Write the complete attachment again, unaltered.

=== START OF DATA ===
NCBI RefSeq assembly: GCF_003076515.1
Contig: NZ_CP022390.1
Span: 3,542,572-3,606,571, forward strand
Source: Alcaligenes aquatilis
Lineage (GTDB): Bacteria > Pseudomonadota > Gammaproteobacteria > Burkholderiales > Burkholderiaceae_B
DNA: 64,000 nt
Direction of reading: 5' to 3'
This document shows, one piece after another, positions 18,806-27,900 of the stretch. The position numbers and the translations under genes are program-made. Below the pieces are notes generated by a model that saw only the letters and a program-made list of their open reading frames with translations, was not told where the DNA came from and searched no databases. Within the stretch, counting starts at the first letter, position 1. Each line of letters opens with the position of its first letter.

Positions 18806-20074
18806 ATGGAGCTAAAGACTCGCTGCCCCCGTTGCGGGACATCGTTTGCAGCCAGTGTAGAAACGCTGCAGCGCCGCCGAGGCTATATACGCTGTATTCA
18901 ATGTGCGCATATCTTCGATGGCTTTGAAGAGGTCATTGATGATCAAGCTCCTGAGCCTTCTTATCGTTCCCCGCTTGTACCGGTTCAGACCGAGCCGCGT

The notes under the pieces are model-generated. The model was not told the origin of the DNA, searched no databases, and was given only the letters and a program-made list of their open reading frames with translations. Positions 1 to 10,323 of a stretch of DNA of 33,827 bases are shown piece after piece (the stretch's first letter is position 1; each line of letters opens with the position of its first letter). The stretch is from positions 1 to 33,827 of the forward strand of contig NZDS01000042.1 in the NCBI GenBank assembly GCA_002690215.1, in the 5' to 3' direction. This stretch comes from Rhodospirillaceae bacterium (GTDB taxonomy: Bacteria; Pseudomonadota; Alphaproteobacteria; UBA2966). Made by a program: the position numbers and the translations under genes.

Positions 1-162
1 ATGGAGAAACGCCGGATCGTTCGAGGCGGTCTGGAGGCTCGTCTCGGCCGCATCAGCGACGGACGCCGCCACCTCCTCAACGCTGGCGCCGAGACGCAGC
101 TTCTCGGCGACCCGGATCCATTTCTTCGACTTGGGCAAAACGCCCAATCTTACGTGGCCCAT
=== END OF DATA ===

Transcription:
NCBI RefSeq assembly: GCF_003076515.1
Contig: NZ_CP022390.1
Span: 3,542,572-3,606,571, forward strand
Source: Alcaligenes aquatilis
Lineage (GTDB): Bacteria > Pseudomonadota > Gammaproteobacteria > Burkholderiales > Burkholderiaceae_B
DNA: 64,000 nt
Direction of reading: 5' to 3'
This document shows, one piece after another, positions 18,806-27,900 of the stretch. The position numbers and the translations under genes are program-made. Below the pieces are notes generated by a model that saw only the letters and a program-made list of their open reading frames with translations, was not told where the DNA came from and searched no databases. Within the stretch, counting starts at the first letter, position 1. Each line of letters opens with the position of its first letter.

Positions 18806-20074
18806 ATGGAGCTAAAGACTCGCTGCCCCCGTTGCGGGACATCGTTTGCAGCCAGTGTAGAAACGCTGCAGCGCCGCCGAGGCTATATACGCTGTATTCA
18901 ATGTGCGCATATCTTCGATGGCTTTGAAGAGGTCATTGATGATCAAGCTCCTGAGCCTTCTTATCGTTCCCCGCTTGTACCGGTTCAGACCGAGCCGCGT

The notes under the pieces are model-generated. The model was not told the origin of the DNA, searched no databases, and was given only the letters and a program-made list of their open reading frames with translations. Positions 1 to 10,323 of a stretch of DNA of 33,827 bases are shown piece after piece (the stretch's first letter is position 1; each line of letters opens with the position of its first letter). The stretch is from positions 1 to 33,827 of the forward strand of contig NZDS01000042.1 in the NCBI GenBank assembly GCA_002690215.1, in the 5' to 3' direction. This stretch comes from Rhodospirillaceae bacterium (GTDB taxonomy: Bacteria; Pseudomonadota; Alphaproteobacteria; UBA2966). Made by a program: the position numbers and the translations under genes.

Positions 1-162
1 ATGGAGAAACGCCGGATCGTTCGAGGCGGTCTGGAGGCTCGTCTCGGCCGCATCAGCGACGGACGCCGCCACCTCCTCAACGCTGGCGCCGAGACGCAGC
101 TTCTCGGCGACCCGGATCCATTTCTTCGACTTGGGCAAAACGCCCAATCTTACGTGGCCCAT